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Psychoanalytical

• S. Freud (late 19th, early 20th century)


• Role of the unconscious in determining our behaviour
• Much of behaviour and “emotion” is repressed (especially sexuality)
and it is these repressed, unconscious influences that dictate our
personality and behaviour.
• Deterministic -- behaviour is determined by unconscious “drives”.

(Differences among psychoanalysis, psychiatry, clinical psychology,


experimental psychology)

• Psychoanalyst -- trained in psychoanalysis. May or may not be a


psychiatrist. Emphasis on Freud and post-Freudian (e.g., Jung) theory.
• Psychiatrist -- residency in “psychiatry”. Must have an M.D. Theory
that psychiatric disorders are a mental “illness”. Psychiatrists employ a
medical model. Treatment methods can include psychotherapy and
drug therapy. In Canada. only psychiatrists can prescribe medication.
• Clinical psychologist -- In most provinces and states, must have a
research degree, a Ph.D. Is trained in both research and clinical
psychology. In some regions in the U.S., a D.Ps will suffice (i.e., not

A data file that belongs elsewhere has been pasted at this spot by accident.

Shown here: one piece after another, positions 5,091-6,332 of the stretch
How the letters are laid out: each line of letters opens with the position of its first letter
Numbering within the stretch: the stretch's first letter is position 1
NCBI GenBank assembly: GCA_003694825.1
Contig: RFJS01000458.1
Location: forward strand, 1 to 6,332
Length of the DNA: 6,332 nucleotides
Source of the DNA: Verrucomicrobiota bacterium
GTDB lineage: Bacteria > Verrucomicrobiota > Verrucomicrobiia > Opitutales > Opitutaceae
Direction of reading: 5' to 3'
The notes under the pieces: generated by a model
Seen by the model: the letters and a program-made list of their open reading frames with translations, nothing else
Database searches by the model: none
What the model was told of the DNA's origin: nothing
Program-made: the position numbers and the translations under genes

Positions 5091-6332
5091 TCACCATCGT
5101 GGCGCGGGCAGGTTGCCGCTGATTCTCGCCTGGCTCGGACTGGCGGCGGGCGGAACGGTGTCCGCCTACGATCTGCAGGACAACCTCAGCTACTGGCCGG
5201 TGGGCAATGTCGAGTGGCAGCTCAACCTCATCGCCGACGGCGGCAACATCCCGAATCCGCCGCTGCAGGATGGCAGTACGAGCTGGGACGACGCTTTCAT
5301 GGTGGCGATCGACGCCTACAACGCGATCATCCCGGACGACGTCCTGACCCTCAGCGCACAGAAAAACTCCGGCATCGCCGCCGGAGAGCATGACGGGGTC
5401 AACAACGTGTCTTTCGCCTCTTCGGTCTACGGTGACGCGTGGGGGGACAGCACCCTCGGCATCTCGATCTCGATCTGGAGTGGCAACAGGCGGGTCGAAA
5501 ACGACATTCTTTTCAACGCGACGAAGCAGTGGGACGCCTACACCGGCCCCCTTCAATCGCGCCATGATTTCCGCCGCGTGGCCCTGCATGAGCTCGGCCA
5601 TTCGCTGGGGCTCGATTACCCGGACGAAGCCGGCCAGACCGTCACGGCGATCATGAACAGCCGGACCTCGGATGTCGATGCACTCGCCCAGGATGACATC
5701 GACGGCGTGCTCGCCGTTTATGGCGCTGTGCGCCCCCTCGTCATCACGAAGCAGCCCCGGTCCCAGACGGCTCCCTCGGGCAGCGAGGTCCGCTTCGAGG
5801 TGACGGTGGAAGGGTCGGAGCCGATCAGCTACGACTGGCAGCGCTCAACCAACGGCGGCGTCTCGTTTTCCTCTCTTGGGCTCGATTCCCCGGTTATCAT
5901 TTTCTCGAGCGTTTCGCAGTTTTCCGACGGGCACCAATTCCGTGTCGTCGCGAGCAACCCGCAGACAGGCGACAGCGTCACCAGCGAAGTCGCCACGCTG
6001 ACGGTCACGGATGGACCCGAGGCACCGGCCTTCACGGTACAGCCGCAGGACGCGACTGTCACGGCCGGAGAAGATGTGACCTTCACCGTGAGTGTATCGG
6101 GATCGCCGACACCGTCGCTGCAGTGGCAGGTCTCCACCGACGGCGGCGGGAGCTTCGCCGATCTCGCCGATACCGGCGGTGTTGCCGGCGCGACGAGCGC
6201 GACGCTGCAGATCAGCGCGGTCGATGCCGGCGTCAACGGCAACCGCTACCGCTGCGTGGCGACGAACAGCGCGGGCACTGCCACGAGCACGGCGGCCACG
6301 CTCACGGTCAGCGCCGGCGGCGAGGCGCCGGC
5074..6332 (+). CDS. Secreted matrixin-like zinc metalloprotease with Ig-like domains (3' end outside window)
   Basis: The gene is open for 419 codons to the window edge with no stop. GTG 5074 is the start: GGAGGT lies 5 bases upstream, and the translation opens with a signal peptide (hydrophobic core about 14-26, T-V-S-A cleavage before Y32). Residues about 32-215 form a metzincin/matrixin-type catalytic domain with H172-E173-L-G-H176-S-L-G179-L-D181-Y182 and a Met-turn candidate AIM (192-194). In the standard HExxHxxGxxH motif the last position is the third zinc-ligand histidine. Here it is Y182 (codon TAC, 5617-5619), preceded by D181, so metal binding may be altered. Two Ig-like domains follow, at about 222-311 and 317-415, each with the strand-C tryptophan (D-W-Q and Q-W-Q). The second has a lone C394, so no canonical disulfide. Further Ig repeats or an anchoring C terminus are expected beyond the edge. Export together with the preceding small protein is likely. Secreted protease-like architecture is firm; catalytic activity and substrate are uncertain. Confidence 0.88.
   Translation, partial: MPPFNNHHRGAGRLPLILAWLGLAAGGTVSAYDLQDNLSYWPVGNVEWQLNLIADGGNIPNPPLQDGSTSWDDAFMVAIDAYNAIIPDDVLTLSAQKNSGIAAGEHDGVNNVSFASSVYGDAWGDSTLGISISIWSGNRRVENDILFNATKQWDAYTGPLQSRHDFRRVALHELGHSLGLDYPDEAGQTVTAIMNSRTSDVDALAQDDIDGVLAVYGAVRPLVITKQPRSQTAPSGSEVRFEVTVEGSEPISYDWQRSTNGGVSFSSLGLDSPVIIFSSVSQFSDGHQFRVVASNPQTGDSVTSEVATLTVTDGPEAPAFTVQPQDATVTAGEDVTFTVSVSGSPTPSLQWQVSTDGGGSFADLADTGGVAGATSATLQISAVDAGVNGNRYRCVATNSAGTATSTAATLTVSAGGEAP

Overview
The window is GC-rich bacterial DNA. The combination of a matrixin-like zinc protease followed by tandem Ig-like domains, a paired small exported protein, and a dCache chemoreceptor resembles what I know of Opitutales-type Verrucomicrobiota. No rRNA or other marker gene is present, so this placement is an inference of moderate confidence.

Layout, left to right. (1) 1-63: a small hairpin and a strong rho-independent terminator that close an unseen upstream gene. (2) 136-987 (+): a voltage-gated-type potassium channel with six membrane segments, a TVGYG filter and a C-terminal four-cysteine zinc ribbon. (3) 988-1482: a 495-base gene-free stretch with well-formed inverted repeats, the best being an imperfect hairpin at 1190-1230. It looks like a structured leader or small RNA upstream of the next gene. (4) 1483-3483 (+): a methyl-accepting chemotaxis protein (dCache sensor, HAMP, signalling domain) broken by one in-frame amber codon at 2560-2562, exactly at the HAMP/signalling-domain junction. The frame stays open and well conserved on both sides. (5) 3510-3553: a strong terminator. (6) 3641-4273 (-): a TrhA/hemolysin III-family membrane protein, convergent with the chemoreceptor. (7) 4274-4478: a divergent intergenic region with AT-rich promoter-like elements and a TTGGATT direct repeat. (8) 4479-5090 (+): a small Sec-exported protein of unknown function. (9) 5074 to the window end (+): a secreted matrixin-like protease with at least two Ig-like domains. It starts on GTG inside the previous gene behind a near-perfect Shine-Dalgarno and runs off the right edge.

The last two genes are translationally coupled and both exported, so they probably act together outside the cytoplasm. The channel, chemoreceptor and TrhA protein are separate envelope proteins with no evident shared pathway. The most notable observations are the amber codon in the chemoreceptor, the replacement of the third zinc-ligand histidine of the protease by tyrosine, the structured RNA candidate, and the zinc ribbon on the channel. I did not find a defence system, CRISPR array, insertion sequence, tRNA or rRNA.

trained in research). Emphasis on “abnormal” behaviour and not
necessarily “illness”. Emphasis on “change” through counselling/
psychotherapy.
• Experimental psychologist -- Trained as a researcher (in one of several
different areas) Degree is Ph.D. Not trained in clinical psychology.
Legally, cannot provide psychotherapy or counselling (cannot claim to
be a “psychologist” to the public).

Phenomenological / Humanistic

• Humanistic theories -- Emphasis on unique human quality of behaviour


• Concerned with individual’s unique personal experience,
their phenomenology
• Focus on subjective experience
• Concern with developing theories of inner life rather than explaining
behaviour
• Criticized as being unscientific. Science can only study that which is
objective and that which we can observe.